3. Raise the student’s social intelligence. When peer conflicts occur, help him take a close-up look at what happened and how he can improve. After dealing with the immediate incident, take the student aside and help him understand what happened by asking some questions: Why do you think the student reacted to you that way? How do you think he felt? What could you have said or done differently? In this way, you can help the student become more observant of his own behavior, more aware of alternative ways of acting, and less impulsive in responding.
  4. Coach the student in social skills. Talk with him privately and give specific guidance about social situations he is likely to encounter. With young children, you may need to start with very basic skills such as making eye contact, joining in activities, or asking others to play. Suggest some “door openers” (for example, “Would you like to play a game with me?” or “Do you want to be my partner?”). If he is comfortable, role-play with him some common social situations (for example, asking if he can join in a soccer game during recess). Also give him ideas for things to talk about with classmates during recess or after school. And, of course, make sure to lavish praise on him (privately if you think he will be embarrassed by public recognition) when you see him demonstrating good social skills.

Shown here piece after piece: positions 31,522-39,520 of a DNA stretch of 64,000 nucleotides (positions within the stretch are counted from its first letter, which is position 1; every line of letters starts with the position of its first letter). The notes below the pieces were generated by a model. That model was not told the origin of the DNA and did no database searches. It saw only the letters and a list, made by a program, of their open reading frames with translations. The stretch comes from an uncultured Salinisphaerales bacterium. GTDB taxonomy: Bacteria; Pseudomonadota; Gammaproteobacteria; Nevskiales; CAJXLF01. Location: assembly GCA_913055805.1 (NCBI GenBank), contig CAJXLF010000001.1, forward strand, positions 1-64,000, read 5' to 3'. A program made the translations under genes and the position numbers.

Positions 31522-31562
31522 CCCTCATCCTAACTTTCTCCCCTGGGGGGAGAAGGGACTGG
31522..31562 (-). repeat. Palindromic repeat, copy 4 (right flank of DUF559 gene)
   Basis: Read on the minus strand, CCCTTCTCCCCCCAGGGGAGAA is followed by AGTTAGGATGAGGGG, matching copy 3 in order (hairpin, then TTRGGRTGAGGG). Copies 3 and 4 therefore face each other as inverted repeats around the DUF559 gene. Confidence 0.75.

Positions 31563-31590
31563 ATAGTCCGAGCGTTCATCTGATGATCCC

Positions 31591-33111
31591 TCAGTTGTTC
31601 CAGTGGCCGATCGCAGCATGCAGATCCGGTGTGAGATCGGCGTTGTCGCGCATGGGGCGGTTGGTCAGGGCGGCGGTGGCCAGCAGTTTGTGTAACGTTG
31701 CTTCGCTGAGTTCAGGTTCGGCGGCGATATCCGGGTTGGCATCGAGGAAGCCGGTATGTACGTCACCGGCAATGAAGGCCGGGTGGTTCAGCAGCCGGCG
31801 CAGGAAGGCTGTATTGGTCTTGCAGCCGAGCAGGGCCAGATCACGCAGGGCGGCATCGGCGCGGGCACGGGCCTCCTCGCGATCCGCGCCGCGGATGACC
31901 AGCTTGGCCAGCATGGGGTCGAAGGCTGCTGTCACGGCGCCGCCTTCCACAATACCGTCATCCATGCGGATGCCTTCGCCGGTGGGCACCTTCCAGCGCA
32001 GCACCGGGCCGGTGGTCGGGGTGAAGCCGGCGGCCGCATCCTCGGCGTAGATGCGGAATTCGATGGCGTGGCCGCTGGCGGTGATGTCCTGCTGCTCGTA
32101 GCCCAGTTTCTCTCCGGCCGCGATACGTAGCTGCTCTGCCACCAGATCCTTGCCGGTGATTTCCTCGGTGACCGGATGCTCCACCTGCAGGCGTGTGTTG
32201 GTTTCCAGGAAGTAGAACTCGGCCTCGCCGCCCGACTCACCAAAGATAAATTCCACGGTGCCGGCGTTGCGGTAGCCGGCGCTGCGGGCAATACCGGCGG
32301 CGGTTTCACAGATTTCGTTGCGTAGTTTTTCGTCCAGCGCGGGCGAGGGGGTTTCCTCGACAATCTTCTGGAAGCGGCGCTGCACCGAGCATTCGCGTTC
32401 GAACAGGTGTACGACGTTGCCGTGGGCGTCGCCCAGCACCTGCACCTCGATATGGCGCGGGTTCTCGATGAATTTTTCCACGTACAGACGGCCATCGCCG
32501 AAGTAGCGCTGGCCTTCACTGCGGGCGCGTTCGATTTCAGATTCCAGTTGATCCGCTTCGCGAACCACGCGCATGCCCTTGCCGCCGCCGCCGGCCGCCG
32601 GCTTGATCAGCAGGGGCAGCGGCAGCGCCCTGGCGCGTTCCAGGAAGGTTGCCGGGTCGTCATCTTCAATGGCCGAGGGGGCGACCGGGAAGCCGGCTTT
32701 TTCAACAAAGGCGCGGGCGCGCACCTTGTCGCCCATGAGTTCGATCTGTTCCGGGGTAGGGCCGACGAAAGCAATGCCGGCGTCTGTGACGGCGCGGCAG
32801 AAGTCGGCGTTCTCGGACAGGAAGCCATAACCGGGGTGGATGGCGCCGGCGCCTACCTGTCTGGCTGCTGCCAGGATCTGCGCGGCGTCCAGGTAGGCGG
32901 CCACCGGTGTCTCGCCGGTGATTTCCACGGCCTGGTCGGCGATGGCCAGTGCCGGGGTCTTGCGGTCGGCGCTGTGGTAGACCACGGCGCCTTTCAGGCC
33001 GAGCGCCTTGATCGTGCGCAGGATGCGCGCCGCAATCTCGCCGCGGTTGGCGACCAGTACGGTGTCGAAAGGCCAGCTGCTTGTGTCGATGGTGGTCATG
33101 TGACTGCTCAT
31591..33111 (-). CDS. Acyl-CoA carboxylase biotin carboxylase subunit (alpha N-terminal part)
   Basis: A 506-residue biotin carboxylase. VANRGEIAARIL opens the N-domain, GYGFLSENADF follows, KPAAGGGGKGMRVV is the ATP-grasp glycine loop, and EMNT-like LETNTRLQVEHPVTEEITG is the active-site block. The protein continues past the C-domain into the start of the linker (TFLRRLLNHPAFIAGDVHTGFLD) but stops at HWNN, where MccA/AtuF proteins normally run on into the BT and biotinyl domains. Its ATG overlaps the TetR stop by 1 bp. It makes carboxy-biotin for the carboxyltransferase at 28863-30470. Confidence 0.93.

5. Arrange social interactions with classmates. This may call for you to put on your social director’s hat and orchestrate the child’s involvement with his peers. Find activities where he can interact with other students successfully and is with peers who are likely to be accepting. For example, you might ask a couple of kind and mature students to ask him to play during recess or join them at their lunch table. Or you might split the class into four or five groups for an academic activity, perhaps having them meet outside of school to complete the project. This may help to foster relationships with classmates. If you have students pair up in class, assign him to a student who is likely to relate well with him.